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Exorcist II: The Heretic (1977)

10 Mar

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Smith’s Verdict: **

Reviewed by Tanner Smith

Here at Smith’s Verdict, I (Tanner Smith) try to bestow through words an enlightened point of view on the films I choose to review. (Or, at least, that’s what I try to do nowadays—do you know how many of my earlier reviews I would like to rewrite/revise?!) With that said, let’s talk about what many critics and audiences declared one of the worst films ever made—John Boorman’s “Exorcist II: The Heretic.”

How badly was this film received? Within ten minutes of its Chicago critics’ screening, the crowd chased the executives away in anger. At a theater in Hollywood Blvd., the audience threw things at the screen (at least these people actually stayed through the film to the end). On the night of the premiere, audiences straight-up laughed at the film, as they couldn’t take it seriously. And among the critics who slammed it harshly, Gene Siskel wrote in his review for the Chicago Tribune, “’Exorcist II’ is the worst motion picture I’ve seen in almost eight years on the job [as a film critic].” (I feel sorry that Siskel saw worse films in his remaining 22 years of life ‘til his death in ‘99.) Is it truly worth the hate it receives? Let’s take a look…

It should be noted that despite taking the opportunity to direct a sequel to “The Exorcist,” one of the greatest (and most profitable) horror films of all time, director John Boorman did not care for the original film, calling the original script “rather repulsive.” For the sequel, he set out to make a film in his own vision—one that would take risks while sending the audience on a journey that was “positive, about good, essentially” (according to Boorman in an interview). So, where did he go wrong and did he succeed in some way(s)?

Before I answer that, I’ll talk about the story. Four years after the exorcism of Regan O’Neil, which resulted in the death of Father Merrin (Max Von Sydow) (oh, and also the death of Father Kerras, but never mind about him until “Exorcist III,” if you can help it), a preacher struggling with his faith, named Lamont (Richard Burton), is sent to investigate what truly happened back then, after Church authorities declare they don’t want to acknowledge that demons and Satan exist. The now-teenaged Regan (Linda Blair) is monitored by a psychiatric institute because she claims she doesn’t remember anything from the experience. Psychiatrist Gene Tuskin (Louise Fletcher) believes her memories are simply repressed and has a method that can help find them.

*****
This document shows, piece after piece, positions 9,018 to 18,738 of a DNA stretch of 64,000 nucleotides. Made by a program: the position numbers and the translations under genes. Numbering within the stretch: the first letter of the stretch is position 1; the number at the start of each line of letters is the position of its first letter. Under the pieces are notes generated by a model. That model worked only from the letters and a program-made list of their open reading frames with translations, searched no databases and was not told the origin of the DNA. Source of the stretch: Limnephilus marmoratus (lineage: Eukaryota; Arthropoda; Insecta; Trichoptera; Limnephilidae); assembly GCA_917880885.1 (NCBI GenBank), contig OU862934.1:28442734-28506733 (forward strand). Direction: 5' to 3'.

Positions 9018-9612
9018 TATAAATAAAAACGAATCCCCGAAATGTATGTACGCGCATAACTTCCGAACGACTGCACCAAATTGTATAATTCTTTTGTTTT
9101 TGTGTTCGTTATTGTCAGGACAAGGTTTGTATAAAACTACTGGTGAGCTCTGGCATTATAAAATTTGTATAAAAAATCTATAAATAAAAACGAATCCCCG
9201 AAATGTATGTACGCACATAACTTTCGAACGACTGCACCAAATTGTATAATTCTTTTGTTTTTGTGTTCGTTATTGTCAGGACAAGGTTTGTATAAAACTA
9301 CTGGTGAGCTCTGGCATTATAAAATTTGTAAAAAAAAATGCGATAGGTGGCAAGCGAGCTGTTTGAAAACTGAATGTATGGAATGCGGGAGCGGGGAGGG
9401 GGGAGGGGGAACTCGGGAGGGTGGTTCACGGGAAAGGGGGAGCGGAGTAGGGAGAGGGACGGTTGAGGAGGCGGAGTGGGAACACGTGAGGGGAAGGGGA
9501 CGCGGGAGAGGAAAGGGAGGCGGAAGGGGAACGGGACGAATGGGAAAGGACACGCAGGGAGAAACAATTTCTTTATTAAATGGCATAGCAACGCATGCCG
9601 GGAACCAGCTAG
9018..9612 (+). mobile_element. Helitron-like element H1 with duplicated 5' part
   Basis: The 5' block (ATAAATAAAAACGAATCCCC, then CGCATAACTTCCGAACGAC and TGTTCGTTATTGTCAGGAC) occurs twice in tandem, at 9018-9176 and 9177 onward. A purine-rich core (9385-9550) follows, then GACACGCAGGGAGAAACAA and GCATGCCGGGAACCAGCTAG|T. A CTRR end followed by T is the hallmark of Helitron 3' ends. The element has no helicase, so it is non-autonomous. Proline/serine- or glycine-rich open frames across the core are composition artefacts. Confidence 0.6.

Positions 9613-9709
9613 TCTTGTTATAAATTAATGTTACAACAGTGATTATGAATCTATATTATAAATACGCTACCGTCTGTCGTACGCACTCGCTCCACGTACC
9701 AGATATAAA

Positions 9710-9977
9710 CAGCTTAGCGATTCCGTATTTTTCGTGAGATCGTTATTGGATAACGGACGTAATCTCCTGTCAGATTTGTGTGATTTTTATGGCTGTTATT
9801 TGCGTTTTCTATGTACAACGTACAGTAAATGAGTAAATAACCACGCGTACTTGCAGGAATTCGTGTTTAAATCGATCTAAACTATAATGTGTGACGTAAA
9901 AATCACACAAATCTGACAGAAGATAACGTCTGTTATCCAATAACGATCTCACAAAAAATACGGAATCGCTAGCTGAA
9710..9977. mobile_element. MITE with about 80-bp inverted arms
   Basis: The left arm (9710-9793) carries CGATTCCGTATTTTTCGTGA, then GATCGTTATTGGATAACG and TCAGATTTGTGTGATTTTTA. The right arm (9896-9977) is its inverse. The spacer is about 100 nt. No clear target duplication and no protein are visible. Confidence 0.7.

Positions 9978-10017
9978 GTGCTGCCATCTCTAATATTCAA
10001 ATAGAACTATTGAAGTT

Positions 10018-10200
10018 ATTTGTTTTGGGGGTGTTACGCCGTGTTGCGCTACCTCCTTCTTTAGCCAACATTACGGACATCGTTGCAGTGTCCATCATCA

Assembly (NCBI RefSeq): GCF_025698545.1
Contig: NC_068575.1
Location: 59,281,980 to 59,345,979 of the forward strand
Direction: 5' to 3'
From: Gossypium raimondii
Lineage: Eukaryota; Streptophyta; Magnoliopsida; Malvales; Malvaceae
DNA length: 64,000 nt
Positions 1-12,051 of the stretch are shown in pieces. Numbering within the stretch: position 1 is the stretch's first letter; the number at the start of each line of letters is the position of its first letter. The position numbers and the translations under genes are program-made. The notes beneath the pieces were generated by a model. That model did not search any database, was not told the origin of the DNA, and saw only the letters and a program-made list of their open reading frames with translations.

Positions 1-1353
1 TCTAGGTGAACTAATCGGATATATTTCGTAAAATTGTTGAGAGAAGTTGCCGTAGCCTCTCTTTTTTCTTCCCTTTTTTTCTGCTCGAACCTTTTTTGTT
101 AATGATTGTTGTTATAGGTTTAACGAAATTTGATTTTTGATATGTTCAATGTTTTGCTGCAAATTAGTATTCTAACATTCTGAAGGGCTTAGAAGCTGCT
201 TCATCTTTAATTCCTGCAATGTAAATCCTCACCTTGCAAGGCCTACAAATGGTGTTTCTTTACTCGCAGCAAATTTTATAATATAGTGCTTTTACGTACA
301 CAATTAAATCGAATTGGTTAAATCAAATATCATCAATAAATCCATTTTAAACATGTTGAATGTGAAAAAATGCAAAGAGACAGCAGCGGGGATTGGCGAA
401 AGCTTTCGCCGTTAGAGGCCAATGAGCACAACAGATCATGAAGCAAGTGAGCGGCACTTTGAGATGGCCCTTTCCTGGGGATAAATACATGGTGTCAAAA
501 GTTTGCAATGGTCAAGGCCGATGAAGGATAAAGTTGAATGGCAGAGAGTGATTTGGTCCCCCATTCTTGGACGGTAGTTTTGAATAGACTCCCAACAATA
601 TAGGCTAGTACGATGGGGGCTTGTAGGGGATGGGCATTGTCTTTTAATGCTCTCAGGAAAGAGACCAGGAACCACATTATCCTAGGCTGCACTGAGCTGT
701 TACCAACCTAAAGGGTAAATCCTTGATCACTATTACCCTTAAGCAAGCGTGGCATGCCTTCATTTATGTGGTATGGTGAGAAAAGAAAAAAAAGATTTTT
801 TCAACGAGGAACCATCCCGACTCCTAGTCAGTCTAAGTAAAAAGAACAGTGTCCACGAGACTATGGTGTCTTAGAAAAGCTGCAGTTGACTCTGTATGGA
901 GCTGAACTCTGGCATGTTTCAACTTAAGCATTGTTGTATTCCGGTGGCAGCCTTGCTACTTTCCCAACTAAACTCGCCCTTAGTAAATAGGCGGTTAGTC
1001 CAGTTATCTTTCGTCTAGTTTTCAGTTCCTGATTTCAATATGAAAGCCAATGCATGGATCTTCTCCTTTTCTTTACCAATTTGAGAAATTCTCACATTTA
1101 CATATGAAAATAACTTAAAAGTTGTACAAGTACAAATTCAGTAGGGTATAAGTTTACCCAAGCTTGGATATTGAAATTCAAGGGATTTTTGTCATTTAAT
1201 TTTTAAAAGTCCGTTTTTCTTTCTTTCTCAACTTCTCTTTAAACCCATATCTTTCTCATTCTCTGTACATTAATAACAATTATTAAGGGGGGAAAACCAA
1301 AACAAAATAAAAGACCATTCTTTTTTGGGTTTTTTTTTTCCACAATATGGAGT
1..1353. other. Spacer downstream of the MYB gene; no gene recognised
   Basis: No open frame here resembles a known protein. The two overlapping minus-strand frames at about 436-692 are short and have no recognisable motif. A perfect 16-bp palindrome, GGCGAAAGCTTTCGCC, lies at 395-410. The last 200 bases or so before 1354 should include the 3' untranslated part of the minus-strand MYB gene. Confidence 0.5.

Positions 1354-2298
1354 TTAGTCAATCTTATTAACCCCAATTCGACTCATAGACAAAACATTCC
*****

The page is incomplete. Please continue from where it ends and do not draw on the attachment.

OK, this is where you really have to suspend your disbelief when this method is introduced—it’s a device that can apparently cause two people to go under hypnosis and visit each other’s minds…I’m not entirely sure that’s how that works.

Tuskin wants to use the machine to find out what really happened to Regan. While continuing his investigation, Lamont becomes involved and tries questioning Regan, which Tuskin doesn’t see as doing as much good as harm. Things get even more complicated when Lamont hooks himself up to the machine with Regan, which leads to more questions needing to be answered.

So, you can probably spot the first point in which “Exorcist II: The Heretic” goes downhill. This machine, a “synchronizer,” seems highly implausible, especially after the first film had such a gritty, realistic feel to it and made the supernatural elements feel more plausible with each scene. The way this device is set up feels more at home in a science-fiction film. I would believe in hypnotherapy as an attempt to solve the problem of interpreting Regan’s past trauma, but not this thing. In fact, this was the very thing I mentioned before that caused audiences to give up and laugh at its premiere. It seemed to start out fine, with an exorcism prologue that is creepy enough for audiences…and then it cuts to Regan being introduced to Tuskin’s machine. Odd segue, eh?

Is that the only problem with “Exorcist II: The Heretic?” Well…no. As much as there is scientific babble about how the machine “synchronizes brain waves,” there’s a lot of spiritual babble as well. Much of it is actually kind of fascinating (which I’ll get into later), but for the most part, it’s either not written well or not delivered well. It’s a little difficult to understand what the film is saying for the most part because of confusing dialogue. I think I have some idea of what the film was building up to, but I’ve seen the film twice now (once out of curiosity, twice to review it) and I can say this: when Tuskin delivers one of the final lines of dialogue, “I understand now but the world won’t,” I was confused because I was still a little lost, much like “the world.”

It also doesn’t help that Richard Burton, who takes up a good chunk of the film’s spiritual aspects, delivers his lines like he’s talking in his sleep. Burton looks like he’d rather be anywhere else than in this film. His character is supposed to be a troubled priest seeking answers beyond his comprehension, but the way Burton plays it gives off the impression that he could use a drink. Hearing him say the central demon’s name “Pazuzu” multiple times out of what is supposed to be fear just comes off as silly. (But to be fair…the demon’s name is “Pazuzu.” I dare you to say that name at least twice without cracking up.)